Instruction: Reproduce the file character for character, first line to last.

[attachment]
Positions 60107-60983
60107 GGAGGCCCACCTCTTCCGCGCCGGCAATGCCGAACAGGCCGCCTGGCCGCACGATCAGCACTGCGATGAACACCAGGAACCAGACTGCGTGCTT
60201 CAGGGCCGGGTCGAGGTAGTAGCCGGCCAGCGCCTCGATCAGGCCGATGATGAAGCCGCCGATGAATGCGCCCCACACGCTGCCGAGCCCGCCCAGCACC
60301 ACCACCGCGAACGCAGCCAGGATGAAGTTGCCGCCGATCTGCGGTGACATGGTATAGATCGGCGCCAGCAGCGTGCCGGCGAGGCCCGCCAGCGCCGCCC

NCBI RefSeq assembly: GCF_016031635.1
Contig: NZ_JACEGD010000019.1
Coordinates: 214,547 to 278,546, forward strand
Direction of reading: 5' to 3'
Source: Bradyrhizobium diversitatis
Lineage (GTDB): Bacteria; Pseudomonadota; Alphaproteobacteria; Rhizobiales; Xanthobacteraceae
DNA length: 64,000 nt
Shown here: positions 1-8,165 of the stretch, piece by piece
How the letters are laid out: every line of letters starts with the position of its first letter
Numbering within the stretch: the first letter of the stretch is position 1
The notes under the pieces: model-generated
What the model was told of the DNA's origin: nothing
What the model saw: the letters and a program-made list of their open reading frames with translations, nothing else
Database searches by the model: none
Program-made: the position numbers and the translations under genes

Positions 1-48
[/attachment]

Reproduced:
Positions 60107-60983
60107 GGAGGCCCACCTCTTCCGCGCCGGCAATGCCGAACAGGCCGCCTGGCCGCACGATCAGCACTGCGATGAACACCAGGAACCAGACTGCGTGCTT
60201 CAGGGCCGGGTCGAGGTAGTAGCCGGCCAGCGCCTCGATCAGGCCGATGATGAAGCCGCCGATGAATGCGCCCCACACGCTGCCGAGCCCGCCCAGCACC
60301 ACCACCGCGAACGCAGCCAGGATGAAGTTGCCGCCGATCTGCGGTGACATGGTATAGATCGGCGCCAGCAGCGTGCCGGCGAGGCCCGCCAGCGCCGCCC

NCBI RefSeq assembly: GCF_016031635.1
Contig: NZ_JACEGD010000019.1
Coordinates: 214,547 to 278,546, forward strand
Direction of reading: 5' to 3'
Source: Bradyrhizobium diversitatis
Lineage (GTDB): Bacteria; Pseudomonadota; Alphaproteobacteria; Rhizobiales; Xanthobacteraceae
DNA length: 64,000 nt
Shown here: positions 1-8,165 of the stretch, piece by piece
How the letters are laid out: every line of letters starts with the position of its first letter
Numbering within the stretch: the first letter of the stretch is position 1
The notes under the pieces: model-generated
What the model was told of the DNA's origin: nothing
What the model saw: the letters and a program-made list of their open reading frames with translations, nothing else
Database searches by the model: none
Program-made: the position numbers and the translations under genes

Positions 1-48